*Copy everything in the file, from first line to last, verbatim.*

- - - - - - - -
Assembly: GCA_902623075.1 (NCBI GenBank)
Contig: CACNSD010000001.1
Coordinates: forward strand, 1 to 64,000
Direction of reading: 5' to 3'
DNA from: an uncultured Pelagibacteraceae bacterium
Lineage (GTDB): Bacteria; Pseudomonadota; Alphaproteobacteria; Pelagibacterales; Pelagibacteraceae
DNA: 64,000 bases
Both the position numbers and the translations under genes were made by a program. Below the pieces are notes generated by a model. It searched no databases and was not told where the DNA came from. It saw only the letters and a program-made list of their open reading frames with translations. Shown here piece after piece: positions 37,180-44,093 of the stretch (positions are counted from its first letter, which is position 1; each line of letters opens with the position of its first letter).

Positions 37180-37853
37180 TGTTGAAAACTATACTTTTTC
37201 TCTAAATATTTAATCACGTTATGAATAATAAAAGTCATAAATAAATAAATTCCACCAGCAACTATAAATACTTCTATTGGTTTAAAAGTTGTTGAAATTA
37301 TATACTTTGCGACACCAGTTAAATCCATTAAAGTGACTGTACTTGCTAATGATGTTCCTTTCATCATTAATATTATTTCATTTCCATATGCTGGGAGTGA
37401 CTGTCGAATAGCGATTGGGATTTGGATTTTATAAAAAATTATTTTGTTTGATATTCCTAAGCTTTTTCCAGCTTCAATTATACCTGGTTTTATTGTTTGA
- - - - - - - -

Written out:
Assembly: GCA_902623075.1 (NCBI GenBank)
Contig: CACNSD010000001.1
Coordinates: forward strand, 1 to 64,000
Direction of reading: 5' to 3'
DNA from: an uncultured Pelagibacteraceae bacterium
Lineage (GTDB): Bacteria; Pseudomonadota; Alphaproteobacteria; Pelagibacterales; Pelagibacteraceae
DNA: 64,000 bases
Both the position numbers and the translations under genes were made by a program. Below the pieces are notes generated by a model. It searched no databases and was not told where the DNA came from. It saw only the letters and a program-made list of their open reading frames with translations. Shown here piece after piece: positions 37,180-44,093 of the stretch (positions are counted from its first letter, which is position 1; each line of letters opens with the position of its first letter).

Positions 37180-37853
37180 TGTTGAAAACTATACTTTTTC
37201 TCTAAATATTTAATCACGTTATGAATAATAAAAGTCATAAATAAATAAATTCCACCAGCAACTATAAATACTTCTATTGGTTTAAAAGTTGTTGAAATTA
37301 TATACTTTGCGACACCAGTTAAATCCATTAAAGTGACTGTACTTGCTAATGATGTTCCTTTCATCATTAATATTATTTCATTTCCATATGCTGGGAGTGA
37401 CTGTCGAATAGCGATTGGGATTTGGATTTTATAAAAAATTATTTTGTTTGATATTCCTAAGCTTTTTCCAGCTTCAATTATACCTGGTTTTATTGTTTGA